Relational database integration with RDF/OWL

Bob DuCharme
Paper accompanying XML 2006 presentation

RDF/OWL ontologies let you describe data and relationships between data items—for example, that two classes of data items are equivalent, or that one is a subset of another. Common examples given of this typically deal with complex knowledge domains such as pharmacology, but we can use these ontologies with simple, straightforward data that typical companies have in their systems right now, often using popular relational database packages. When you can add metadata to existing data and then use that metadata to query the data collection, you can get more value out of that data. With data being the most important asset of many organizations, the use of standards-based technology to do this is becoming more and more attractive.

In some research on who had actually used RDF/OWL to implement such an integration, I learned of several examples, but none that could be examined closely, so I decided to do one myself. My primary goal in this project was to use RDF/OWL to integrate two relational databases and then perform queries against the aggregate collection to answer realistic questions that could not be answered without the addition of an RDF/OWL ontology. Secondary goals included:

Use Cases

For sample data to load into the MySQL relational database package, I created two collections of address book data, one based on the structure of the data stored by the Eudora e-mail program and another based on the structure of the address book data stored by Microsoft Outlook 2003. Despite the different field names used by the two packages (for example, businessState for the work address part of one database's record and workState for the other), I wanted to issue a single query against the aggregate collection of data to answer each of the following questions:

  1. Who works in NY state?

  2. List any phone numbers (home, mobile, business, etc.) that I have for Alfred Adams.

  3. Find all information about Bobby Fischer at 2304 Eighth Lane, even if the other database lists him as Robert L. Fischer of 2304 8th Ln.

Once the data was loaded in MySQL, the following steps made these queries possible:

  1. Use the D2RQ interface (I've done this with release 0.3 and release 0.3.1) to extract an RDF representation of the relational data. All that's really necessary is one record from each of the two one-table databases, which lets the next step see the data structures in use.

  2. Use the open-source ontology editor SWOOP (I used release 2.2.1) to automatically generate the mundane, repetitive parts of the ontology.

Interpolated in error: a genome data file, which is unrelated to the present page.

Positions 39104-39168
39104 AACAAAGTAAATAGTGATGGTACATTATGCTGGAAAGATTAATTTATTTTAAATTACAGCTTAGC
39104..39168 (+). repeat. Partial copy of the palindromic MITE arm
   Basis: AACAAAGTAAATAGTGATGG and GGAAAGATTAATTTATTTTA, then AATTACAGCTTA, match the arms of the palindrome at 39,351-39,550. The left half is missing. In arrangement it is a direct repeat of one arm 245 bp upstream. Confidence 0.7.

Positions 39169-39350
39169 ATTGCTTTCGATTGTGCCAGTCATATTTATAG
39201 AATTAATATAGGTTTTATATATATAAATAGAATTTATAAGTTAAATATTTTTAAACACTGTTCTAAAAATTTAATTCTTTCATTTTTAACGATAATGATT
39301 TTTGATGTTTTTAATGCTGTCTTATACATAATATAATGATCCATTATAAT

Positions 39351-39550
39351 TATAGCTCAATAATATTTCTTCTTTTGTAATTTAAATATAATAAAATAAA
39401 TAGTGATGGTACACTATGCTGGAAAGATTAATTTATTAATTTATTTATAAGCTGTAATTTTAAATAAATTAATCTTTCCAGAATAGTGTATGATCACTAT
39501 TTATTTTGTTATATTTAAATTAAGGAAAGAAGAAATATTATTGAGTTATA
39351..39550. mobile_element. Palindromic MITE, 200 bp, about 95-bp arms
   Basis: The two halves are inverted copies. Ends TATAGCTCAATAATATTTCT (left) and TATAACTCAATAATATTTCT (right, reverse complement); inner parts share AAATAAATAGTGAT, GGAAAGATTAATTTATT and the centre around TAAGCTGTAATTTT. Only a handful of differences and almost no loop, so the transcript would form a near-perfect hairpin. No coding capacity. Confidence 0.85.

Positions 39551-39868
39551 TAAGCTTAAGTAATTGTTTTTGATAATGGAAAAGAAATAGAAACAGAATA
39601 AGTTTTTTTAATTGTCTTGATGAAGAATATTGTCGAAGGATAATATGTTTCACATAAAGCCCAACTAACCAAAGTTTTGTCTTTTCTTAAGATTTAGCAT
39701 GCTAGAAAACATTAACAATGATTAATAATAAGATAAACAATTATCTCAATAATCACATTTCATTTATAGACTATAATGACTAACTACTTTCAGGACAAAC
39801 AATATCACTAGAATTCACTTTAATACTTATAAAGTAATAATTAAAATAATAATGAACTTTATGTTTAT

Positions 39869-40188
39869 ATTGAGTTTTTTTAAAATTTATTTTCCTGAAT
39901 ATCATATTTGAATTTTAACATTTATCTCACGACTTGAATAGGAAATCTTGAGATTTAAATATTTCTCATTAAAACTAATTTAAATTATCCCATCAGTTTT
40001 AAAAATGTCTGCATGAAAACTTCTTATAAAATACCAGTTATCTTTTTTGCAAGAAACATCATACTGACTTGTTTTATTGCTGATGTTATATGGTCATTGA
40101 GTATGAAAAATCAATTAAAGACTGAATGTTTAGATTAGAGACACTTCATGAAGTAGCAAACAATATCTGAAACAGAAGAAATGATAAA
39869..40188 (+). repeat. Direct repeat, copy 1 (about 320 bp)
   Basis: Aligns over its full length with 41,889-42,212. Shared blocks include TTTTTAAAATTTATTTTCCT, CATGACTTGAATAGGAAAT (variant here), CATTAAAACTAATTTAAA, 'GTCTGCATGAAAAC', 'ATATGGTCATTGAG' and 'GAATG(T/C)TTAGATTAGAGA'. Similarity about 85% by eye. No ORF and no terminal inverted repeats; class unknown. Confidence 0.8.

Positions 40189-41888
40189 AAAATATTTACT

3. Continuing with SWOOP, identify relationships between data properties in the pair of databases that enable the execution of the use case queries.

  4. Separate out the RDF/OWL syntax generated by SWOOP into a file separate from the instance data to allow its use with future versions of the instance data as the address book databases get updated.

  5. Use the RDF/OWL reasoner Pellet to issue queries in the W3C standard SPARQL query language against the data, using the generated ontology to take the ontology-defined relationships into account when generating answers.

Sample data

I performed the following steps to generate each of the two databases:

  1. In each of the two email programs, create a new address book entry and fill out every field with a clue about which field was being filled out.

  2. Save the address book as a comma separated value (CSV) file and examine the results.

  3. Using a python script that includes a list of most popular given names, surnames, city names, etc. in the US, generate sample data that corresponds to the exported CSV file. (More details available here.)

  4. When possible (with Outlook, but not Eudora) import the generated file into the address book to check its structure.

  5. Because the SPARQL queries for the second and third use cases will be looking for specific data among the randomly generated data, add that data to the CSV files. (The readme.txt included with the zip file has these lines and describes where to add them.)

  6. An SQL script included with creates two MySQL databases (I used version 14.12 under Windows) and loads each CSV file into one.

Using the D2RQ interface

D2RQ 0.3 included two programs. (Later versions included more, but these two are still the core ones.) You send your SPARQL requests to the main one, an HTTP server called d2r-server, and it passes along the corresponding SQL statements to your MySQL, Oracle, PostgreSQL, or other relational database package. D2RQ needs a mapping file to to convert your SPARQL request into the appropriate SQL query, and the second D2RQ program, generate-mapping, is a utility that generates this mapping file for you in n3 format. You can use the generated program as-is, but as we'll see, various tweaks to it can make it do more for you.

The following two commands tell generate-mapping to log in to MySQL, look at the data dictionary of the indicated databases, and generate the mapping files that let you issue SPARQL queries against the Eudora and Outlook databases (substitute your own MySQL username and password):

generate-mapping -o eudoraMapping.ttl -u myID -p myPassword jdbc:mysql://localhost/eudora 
generate-mapping -o outlookMapping.ttl -u myID -p myPassword jdbc:mysql://localhost/outlook 

Because the point of this project is to query the two databases together, the next step is to combine eudoraMapping.ttl and outlookMapping.ttl into one mapping file. Each assigns the namespace prefix "map" to a URL for the mapping file, so in eudoraMapping.ttl I changed this to "emap" throughout and in the other file, to "omap". Both files also assign the prefix "vocab" to a namespace used for vocabulary terms, so I changed this prefix to "eud" in one and "out" in the other and I changed the namespace URL (which wasn't a proper one to begin with) from "vocab" to "eudora" in one and to "outlook" in the other.